Theresa May rules out Cameron-style return to frontline politics

Theresa May has ruled out a David Cameron-style return to politics once she steps down at the next election.

The former prime minister said she would have “plenty to do” when asked if she would follow in the steps of her predecessor, who returned as Foreign Secretary having been ennobled as Lord Cameron.

Mrs May also appraised the careers of two of her successors as premier – Boris Johnson and Rishi Sunak – but offered no comment on Liz Truss’s time at Downing Street.

Speaking at a Chatham House event, Mrs May was asked by an audience member whether she would consider a return to frontline politics.

She replied: “What has triggered my decision to step down at the next election is that I set up a global commission on modern slavery and human trafficking last October.

“I have just spent a day in New York at the United Nations talking about that global commission with some of my fellow commissioners and it is taking more time than I expected.

“That is why I am stepping down from Parliament, so I think I am going to have plenty to do, thank you.”

Asked what her advice for Rishi Sunak would be as he mulls over when to call a general election, she replied: “Don’t go walking in Wales.”

The former premier also spoke about Mr Sunak and Mr Johnson’s time in power.

Boris Johnson and Rishi Sunak
Boris Johnson and Rishi Sunak (Leon Neal/PA)

“Boris obviously was the one who took the strong stance on Ukraine, but on the other hand he was also the one who was willing to put through proposed legislation which, in my view, in relation to the Northern Ireland Protocol, was breaking the international treaty and breaking international law,” she said.

“I think the critical thing that Rishi has done is to be able to stabilise things here in the United Kingdom and to genuinely – because I think our relations with our European allies and our geographically closest allies are important – I think he has been able to improve those relations significantly and I think that is important for our future.”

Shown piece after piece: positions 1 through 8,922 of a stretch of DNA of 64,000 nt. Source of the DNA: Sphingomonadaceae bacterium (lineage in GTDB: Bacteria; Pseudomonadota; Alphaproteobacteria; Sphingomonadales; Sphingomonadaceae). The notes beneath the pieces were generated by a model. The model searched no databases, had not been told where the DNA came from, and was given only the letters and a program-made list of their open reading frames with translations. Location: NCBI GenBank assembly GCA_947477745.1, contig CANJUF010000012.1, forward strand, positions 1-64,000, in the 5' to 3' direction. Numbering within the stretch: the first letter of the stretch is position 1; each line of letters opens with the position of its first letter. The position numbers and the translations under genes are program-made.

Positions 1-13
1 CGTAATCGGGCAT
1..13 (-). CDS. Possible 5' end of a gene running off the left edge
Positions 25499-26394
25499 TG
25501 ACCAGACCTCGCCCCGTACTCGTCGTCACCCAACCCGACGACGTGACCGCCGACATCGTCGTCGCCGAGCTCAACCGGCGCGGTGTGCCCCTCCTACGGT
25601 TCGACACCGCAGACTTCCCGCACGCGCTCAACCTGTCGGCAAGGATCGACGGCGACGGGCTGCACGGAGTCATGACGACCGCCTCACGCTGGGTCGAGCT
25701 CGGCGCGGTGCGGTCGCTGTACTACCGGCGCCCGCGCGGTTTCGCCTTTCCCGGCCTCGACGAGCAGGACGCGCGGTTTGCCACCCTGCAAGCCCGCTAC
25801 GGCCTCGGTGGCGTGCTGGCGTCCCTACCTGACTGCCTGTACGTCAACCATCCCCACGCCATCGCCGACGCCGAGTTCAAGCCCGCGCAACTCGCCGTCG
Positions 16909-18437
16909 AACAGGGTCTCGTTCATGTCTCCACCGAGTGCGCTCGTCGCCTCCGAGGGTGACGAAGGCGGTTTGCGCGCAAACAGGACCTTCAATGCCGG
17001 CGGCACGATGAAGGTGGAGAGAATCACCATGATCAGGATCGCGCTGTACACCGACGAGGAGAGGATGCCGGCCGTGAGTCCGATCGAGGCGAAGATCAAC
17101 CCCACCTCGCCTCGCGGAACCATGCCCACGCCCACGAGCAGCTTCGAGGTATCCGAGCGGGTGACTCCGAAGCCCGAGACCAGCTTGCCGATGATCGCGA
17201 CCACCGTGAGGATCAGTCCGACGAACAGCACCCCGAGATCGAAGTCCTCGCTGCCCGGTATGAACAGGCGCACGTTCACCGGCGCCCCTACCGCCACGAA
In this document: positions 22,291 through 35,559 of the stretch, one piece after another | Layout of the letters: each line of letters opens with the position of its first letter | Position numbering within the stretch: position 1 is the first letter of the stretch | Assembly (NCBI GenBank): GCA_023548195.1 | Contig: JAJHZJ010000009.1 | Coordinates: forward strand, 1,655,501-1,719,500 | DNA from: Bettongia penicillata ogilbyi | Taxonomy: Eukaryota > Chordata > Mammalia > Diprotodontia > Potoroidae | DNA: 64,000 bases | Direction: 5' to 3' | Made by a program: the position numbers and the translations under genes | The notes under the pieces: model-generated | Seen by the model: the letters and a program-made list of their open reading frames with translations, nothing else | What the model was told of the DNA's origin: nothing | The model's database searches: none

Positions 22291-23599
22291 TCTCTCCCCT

Mrs May did not offer any comment on Ms Truss’s short time in office.

She also appeared critical of Brexit-supporting Tory colleagues when asked what three things she would do differently as prime minister.

Referring to her proposed Brexit deal, she told the audience: “I had assumed that voters who had voted in the party in Parliament, who had voted for Brexit, would vote for a Brexit deal. I hadn’t realised the extent to which they wanted a very specific Brexit deal, so I think that is one of the things I would do.”

The Maidenhead MP said she would have tried to “move more quickly on mental health”, adding: “We still haven’t got it on the statute book and so it will be to the next government to bring in that new mental health act.”

A “harder” push on the UK’s industrial strategy was also among her unrealised ambitions.

Theresa May steps down
Theresa May welcoming Donald Trump to Downing Street (Aaron Chown/PA)

In the wide-ranging interview, Mrs May also offered her views on the potential return of Donald Trump to the White House.

She said a new Trump presidency was “likely to be unpredictable”, particularly in regard to the US commitments to the Nato defence alliance.

Mrs May added: “As I said earlier, he was right that we want all Nato members to be paying their share, but he did commit to Nato.

“He has now made some anti-Nato statements, he’s reported as making some pro-Nato statements, so I think if he were back in the presidency, I am not sure that we absolutely know which way that would go.”